"This study shows us that even patients who are not eligible for surgery can still get very good results," says senior author Damian Dupuy, MD, director of ultrasound at Rhode Island Hospital and professor of diagnostic imaging at Brown Medical School, both in Providence, RI. "By combining thermal ablation and radiation, you have a better chance of survival than with either therapy alone".

With radiation alone, overall survival rates were as follows:
  • one year - 57 percent
  • two years - 36 percent
  • three years - 21 percent

With thermal ablation and radiation, they were significantly higher:
  • one year - 87 percent
  • ........

    Posted by: Scott      Permalink         Source

    July 14, 2006, 5:14 AM CT

    High-tech Medical Devices

    High-tech Medical Devices
    The International Modern Hospital Show 2006 is being held from July 12 to 14 in Tokyo (Tokyo Big Sight), where nearly 400 companies have gathered to showcase the latest in healthcare-related technology. The theme of the show is "Reliable Health, Medical Treatment, and Care - Aiming for High Quality Service," a theme whose success evidently depends on high technology. Below are photos (via Impress Watch) and explanations of a few of the devices appearing at the show. Despite appearances, these fellows are here to help.

    The first photo shows a patient simulator developed by IMI Corporation and Paramount Bed Co., Ltd., a system consisting of a monitor connected to a sensor-laden mannequin whose physiology changes realistically as per the therapy it receives. Great for training future medical professionals. Great for your haunted house, too.........

    Posted by: Scott      Permalink         Source

    July 13, 2006, 9:59 PM CT

    Don't Let Job Get In The Way Of Your Relationship

    Don't Let Job Get In The Way Of Your Relationship
    Do we feel accepted by our partners no matter how good or bad our professional life is going? Do we see our spouses as loving us for better or worse? These questions are explored in a recent study included in the recent issue of SAGE's Personality and Social Psychology Bulletin, an official publication of the Society for Personality and Social Psychology, published by SAGE Publications.

    The article, "For better or worse? Self-esteem and the contingencies of acceptance in marriage" presented research led by Sandra Murray of the University at Buffalo. The study, funded by the National Science Foundation and the National Institute of Mental Health, was culled from the daily diaries of over 150 married couples. It concluded that people with low self-esteem incorrectly perceived their partner's acceptance and love to be contingent on their professional accomplishments.

    To help to unravel the mysteries of relationships as they naturally occur in real life, husbands and wives reported on their professional successes and failures while also reporting on the degree to which they felt accepted and loved by their partner. Self-esteem was found to be a key indicator of how people perceived their partner's approval and support. Men and women with low self-esteem felt that their partner's love was contingent on their daily professional successes--they felt more loved on days when they were more successful. Low self-esteem women also felt less accepted and loved by their partners on days when they failed at work or school. In contrast, men and women with high self-esteem perceived their partner's love as unconditional. In fact, high self-esteem women even tended to feel more loved on days when they reported failing at work.........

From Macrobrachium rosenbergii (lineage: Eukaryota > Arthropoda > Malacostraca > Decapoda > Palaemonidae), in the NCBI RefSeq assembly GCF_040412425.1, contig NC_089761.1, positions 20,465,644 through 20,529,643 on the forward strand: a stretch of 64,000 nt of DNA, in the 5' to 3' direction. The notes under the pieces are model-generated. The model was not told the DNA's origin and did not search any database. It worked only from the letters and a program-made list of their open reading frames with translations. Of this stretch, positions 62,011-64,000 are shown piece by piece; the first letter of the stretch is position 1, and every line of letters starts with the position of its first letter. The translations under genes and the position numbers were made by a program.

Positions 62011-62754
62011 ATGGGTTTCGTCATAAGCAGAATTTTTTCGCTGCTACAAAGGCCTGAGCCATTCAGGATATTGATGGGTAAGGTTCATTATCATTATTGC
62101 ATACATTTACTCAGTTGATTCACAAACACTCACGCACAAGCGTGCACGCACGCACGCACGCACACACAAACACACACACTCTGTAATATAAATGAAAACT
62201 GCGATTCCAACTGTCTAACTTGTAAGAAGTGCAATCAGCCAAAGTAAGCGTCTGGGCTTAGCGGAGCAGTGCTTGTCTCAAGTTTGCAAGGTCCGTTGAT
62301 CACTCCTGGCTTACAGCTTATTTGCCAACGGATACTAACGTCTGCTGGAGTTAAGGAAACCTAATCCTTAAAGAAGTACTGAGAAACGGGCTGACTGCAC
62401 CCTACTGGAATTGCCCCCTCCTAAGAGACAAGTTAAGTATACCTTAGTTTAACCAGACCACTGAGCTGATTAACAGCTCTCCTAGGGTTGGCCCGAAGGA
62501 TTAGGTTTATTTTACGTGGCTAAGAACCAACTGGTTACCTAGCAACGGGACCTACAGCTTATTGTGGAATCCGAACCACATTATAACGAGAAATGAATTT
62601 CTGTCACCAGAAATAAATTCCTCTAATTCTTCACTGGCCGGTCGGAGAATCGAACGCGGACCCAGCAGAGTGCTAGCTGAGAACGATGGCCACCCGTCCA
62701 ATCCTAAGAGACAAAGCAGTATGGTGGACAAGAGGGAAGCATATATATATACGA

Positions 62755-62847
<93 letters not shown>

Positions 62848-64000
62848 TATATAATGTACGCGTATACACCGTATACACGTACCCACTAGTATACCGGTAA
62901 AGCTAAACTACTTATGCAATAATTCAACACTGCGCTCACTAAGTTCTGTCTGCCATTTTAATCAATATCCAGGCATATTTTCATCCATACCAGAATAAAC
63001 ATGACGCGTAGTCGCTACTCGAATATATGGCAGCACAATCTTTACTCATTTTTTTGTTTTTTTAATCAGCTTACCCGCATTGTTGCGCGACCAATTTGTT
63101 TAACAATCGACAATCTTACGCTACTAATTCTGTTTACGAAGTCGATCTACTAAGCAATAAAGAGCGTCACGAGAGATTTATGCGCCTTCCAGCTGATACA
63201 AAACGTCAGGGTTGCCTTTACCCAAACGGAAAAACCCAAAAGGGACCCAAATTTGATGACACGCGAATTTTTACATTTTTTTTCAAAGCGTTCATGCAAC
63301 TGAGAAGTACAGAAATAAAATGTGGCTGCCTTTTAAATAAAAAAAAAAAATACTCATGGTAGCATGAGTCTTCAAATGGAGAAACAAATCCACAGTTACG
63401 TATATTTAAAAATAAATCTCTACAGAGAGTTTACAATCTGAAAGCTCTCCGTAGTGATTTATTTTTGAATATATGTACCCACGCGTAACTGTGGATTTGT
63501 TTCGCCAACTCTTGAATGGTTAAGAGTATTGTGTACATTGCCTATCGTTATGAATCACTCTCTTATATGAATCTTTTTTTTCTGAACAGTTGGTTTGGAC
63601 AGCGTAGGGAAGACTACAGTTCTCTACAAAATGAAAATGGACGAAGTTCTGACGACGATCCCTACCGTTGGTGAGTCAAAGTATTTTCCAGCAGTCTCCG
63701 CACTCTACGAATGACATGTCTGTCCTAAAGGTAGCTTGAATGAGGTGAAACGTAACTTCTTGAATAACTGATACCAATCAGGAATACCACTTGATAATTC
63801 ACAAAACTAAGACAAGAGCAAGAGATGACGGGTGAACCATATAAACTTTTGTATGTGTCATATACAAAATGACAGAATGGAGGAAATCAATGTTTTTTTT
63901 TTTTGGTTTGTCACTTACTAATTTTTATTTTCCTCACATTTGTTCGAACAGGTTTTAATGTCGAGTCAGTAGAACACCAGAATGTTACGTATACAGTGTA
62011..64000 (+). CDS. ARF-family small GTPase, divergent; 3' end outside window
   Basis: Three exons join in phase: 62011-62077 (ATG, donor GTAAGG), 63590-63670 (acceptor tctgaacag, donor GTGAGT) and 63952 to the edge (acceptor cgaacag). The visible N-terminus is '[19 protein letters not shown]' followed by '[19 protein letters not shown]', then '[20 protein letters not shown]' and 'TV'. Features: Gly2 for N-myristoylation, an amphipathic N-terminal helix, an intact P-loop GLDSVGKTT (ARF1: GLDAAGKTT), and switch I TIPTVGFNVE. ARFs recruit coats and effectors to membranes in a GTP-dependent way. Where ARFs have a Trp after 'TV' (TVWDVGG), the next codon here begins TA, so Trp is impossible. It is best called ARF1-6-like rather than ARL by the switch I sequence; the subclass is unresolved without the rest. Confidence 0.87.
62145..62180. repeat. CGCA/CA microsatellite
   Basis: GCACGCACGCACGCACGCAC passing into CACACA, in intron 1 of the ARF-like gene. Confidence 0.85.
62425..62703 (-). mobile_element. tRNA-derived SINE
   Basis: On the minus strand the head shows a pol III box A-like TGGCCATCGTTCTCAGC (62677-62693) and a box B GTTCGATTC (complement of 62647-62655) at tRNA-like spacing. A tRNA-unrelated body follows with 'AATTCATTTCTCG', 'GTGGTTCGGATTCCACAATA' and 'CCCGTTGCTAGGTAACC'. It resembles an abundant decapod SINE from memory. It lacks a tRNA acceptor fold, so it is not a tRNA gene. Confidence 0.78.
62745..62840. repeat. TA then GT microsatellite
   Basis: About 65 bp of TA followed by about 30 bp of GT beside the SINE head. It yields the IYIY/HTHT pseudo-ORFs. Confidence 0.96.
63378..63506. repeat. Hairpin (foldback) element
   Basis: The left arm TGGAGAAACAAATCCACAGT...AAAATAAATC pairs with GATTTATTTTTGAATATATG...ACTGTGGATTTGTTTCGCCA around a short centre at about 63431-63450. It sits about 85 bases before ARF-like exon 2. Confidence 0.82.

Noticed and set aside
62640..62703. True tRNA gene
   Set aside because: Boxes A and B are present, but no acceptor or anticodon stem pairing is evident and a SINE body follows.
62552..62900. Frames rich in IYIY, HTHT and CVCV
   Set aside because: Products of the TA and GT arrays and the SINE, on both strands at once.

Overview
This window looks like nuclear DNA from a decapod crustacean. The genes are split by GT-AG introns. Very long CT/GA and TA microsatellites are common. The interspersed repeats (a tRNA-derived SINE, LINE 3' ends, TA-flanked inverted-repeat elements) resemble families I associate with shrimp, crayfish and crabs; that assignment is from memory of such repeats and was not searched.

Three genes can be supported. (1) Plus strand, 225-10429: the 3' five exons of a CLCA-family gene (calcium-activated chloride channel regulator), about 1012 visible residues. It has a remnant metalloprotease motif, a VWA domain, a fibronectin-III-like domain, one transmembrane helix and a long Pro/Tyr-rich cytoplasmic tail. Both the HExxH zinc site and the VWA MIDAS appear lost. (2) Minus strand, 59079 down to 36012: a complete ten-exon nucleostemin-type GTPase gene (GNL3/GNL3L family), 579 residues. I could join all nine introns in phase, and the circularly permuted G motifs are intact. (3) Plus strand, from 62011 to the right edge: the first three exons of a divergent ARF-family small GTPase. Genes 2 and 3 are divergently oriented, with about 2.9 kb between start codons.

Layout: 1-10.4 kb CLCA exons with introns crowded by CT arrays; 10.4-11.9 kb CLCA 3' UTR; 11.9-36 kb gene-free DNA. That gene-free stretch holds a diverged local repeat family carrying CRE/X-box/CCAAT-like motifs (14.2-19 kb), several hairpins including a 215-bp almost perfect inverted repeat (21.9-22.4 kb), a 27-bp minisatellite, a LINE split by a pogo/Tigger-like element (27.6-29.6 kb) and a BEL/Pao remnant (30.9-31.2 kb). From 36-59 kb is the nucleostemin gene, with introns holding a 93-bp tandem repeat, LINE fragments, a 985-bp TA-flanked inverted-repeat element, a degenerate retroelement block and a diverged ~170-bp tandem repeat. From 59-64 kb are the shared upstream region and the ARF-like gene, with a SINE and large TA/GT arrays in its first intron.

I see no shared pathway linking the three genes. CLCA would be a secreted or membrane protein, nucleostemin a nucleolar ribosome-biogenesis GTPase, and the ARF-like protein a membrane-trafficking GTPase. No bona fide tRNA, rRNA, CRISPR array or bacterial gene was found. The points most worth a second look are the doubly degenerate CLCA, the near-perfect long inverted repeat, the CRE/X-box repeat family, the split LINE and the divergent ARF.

Posted by: JoAnn      Permalink

    July 13, 2006, 8:37 PM CT

    Dna To Direct Nanowire Assembly

    Dna To Direct Nanowire Assembly Engineers in the lab of Jimmy Xu used DNA to grow zinc oxide nanowires like this one on the tips of carbon nanotubes
    A research team led by Brown University engineers has harnessed the coding power of DNA to create zinc oxide nanowires on top of carbon nanotube tips. The feat, detailed in the journal Nanotechnology, marks the first time that DNA has been used to direct the assembly and growth of complex nanowires.

    The tiny new structures can create and detect light and, with mechanical pressure, generate electricity. The wires' optical and electrical properties would allow for a range of applications, from medical diagnostics and security sensors to fiber optical networks and computer circuits.

    "The use of DNA to assemble nanomaterials is one of the first steps toward using biological molecules as a manufacturing tool," said Adam Lazareck, a graduate student in Brown's Division of Engineering. "If you want to make something, turn to Mother Nature. From skin to sea shells, remarkable structures are engineered using DNA".

    Lazareck, who works in the laboratory Jimmy Xu, professor of engineering and physics, led the research. The work is an example of "bottom up" nanoengineering. Instead of molding or etching materials into smaller components, such as computer circuits, engineers are experimenting with ways to get biological molecules to do their own assembly work. Under the right chemical conditions, molecular design and machinery - such as light-sensing proteins or viral motors - can be used to create miniscule devices and materials.........

    Posted by: Scott      Permalink         Source